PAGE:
Construction R&D investment outperformed UK industry in first quarter of the year
According to the latest ONS data R&D spending in the construction sector held firm in the first quarter of this year despite the disruption caused by the pandemic.
The construction industry invested £92m in R&D between January and March this year, representing no change on Q1 2020.
This was also flat on Q4 2020 and still represents a record high for the sector. The figures are not adjusted for inflation, however, with CPI running at 0.7% in the year to March 2021, so this will have a marginal impact.
Despite being flat on an annual basis, the construction industry’s performance in the first quarter was better than UK industry as a whole. Total R&D spending by UK businesses dropped 3% annually to £9.7bn in Q1. UK GDP in Q1 2021 was down 1.6% on the previous quarter.
The industry had defied expectations last year overall, with an 7.9% rise in R&D investment from £341m to a record high of £368m.
The ONS published its Q1 2021 statistics for R&D spending yesterday (Wed).
Many of the industry’s members will benefit from R&D tax credits on qualifying spending. This tax relief was introduced by the government in 2000 to incentivise innovation, and results in either a reduction in a limited company’s corporation tax bill or a cash lump sum.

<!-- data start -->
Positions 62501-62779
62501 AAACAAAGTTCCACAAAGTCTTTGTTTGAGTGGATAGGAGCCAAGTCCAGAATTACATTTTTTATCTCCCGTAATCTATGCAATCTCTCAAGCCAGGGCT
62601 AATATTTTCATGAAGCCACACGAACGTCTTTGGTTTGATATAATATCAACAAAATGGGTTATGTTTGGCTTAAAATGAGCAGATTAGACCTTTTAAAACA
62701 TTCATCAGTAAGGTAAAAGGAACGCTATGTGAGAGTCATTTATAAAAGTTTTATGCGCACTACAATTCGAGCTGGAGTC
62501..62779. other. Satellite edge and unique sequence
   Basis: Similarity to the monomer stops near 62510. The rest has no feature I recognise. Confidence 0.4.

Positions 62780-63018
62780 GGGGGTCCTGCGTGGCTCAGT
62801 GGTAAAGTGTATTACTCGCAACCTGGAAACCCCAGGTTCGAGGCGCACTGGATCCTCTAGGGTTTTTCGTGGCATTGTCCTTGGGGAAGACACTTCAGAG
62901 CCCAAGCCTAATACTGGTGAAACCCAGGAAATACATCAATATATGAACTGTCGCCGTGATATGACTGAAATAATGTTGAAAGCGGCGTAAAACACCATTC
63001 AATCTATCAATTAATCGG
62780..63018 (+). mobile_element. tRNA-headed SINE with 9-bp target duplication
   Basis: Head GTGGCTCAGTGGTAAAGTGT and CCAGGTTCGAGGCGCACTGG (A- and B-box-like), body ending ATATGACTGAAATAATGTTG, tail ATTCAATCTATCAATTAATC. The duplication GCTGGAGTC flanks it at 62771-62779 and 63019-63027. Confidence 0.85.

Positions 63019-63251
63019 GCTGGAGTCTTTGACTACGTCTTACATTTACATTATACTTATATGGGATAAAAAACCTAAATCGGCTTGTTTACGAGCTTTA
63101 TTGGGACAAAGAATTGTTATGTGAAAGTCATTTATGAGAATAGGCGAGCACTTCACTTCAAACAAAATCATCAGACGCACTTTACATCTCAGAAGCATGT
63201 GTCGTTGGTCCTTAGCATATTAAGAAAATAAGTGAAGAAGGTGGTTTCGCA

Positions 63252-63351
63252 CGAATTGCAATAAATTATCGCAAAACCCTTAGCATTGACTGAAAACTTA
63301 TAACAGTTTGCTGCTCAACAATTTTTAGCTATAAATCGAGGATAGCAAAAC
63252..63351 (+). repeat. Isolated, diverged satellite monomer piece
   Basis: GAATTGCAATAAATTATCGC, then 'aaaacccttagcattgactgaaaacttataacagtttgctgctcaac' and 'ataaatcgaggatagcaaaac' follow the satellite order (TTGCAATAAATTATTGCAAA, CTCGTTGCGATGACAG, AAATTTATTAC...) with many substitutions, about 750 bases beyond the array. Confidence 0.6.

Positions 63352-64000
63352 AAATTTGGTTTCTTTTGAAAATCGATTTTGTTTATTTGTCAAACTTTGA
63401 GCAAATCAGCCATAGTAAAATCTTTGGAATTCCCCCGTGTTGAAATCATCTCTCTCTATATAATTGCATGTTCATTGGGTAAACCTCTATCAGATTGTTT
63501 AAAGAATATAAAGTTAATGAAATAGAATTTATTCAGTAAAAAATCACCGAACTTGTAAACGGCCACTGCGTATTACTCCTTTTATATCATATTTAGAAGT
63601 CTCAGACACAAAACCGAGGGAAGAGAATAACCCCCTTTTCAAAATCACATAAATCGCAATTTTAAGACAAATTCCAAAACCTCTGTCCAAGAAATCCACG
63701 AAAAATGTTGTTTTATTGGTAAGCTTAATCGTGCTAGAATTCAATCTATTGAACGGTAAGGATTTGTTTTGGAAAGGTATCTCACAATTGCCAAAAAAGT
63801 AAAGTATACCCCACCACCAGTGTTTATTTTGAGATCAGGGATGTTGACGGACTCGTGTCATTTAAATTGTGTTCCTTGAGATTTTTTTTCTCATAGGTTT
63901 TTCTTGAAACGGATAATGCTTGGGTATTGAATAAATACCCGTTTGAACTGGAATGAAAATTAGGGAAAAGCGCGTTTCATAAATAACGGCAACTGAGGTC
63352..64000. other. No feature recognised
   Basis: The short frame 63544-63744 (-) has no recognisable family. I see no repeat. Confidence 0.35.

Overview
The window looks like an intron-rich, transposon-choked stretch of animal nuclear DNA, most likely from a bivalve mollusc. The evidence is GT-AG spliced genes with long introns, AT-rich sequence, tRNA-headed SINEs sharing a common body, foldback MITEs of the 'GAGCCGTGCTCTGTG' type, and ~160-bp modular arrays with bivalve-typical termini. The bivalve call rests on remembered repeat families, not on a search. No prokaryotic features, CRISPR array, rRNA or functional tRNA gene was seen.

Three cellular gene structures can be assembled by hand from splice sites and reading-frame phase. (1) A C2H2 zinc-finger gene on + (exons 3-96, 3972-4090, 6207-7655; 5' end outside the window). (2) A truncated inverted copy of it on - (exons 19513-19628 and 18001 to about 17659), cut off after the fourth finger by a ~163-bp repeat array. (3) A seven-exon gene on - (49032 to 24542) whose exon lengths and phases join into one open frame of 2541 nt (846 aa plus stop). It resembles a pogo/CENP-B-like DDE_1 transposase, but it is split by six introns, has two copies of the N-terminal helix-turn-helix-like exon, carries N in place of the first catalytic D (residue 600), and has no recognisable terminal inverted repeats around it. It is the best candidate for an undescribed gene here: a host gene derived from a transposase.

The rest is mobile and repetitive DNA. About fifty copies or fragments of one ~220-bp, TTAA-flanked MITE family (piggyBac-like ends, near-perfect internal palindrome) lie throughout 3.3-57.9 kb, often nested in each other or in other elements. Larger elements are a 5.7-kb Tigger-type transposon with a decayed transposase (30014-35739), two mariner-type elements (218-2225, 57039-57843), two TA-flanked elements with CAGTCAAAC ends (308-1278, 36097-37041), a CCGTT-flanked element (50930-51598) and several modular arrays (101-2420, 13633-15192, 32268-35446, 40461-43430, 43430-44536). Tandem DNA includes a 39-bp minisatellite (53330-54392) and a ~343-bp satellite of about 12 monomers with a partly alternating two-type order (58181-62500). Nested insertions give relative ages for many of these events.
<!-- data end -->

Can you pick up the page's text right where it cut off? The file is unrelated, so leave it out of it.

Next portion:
Many firms don’t realise the work they do qualifies as R&D, which is defined as any work that seeks to resolve a scientific or technological uncertainty, whether that’s a new process, product or service. Crucially, R&D work does not need to have been successful to qualify and claims can be made up to two years beyond the end of the tax year in which the work took place.
Mark Tighe, CEO of R&D tax relief consultancy Catax, commented: “The construction industry has managed to hold on to the level of R&D investment it had set on the way into the pandemic and that’s an achievement in itself.
“This sector was badly affected for a short while last year as sites closed and companies worked out how they could continue to operate safely. It seems they succeeded, and spending remains on a par with the first quarter of 2020 while R&D investment by UK industry more widely has sunk dramatically.”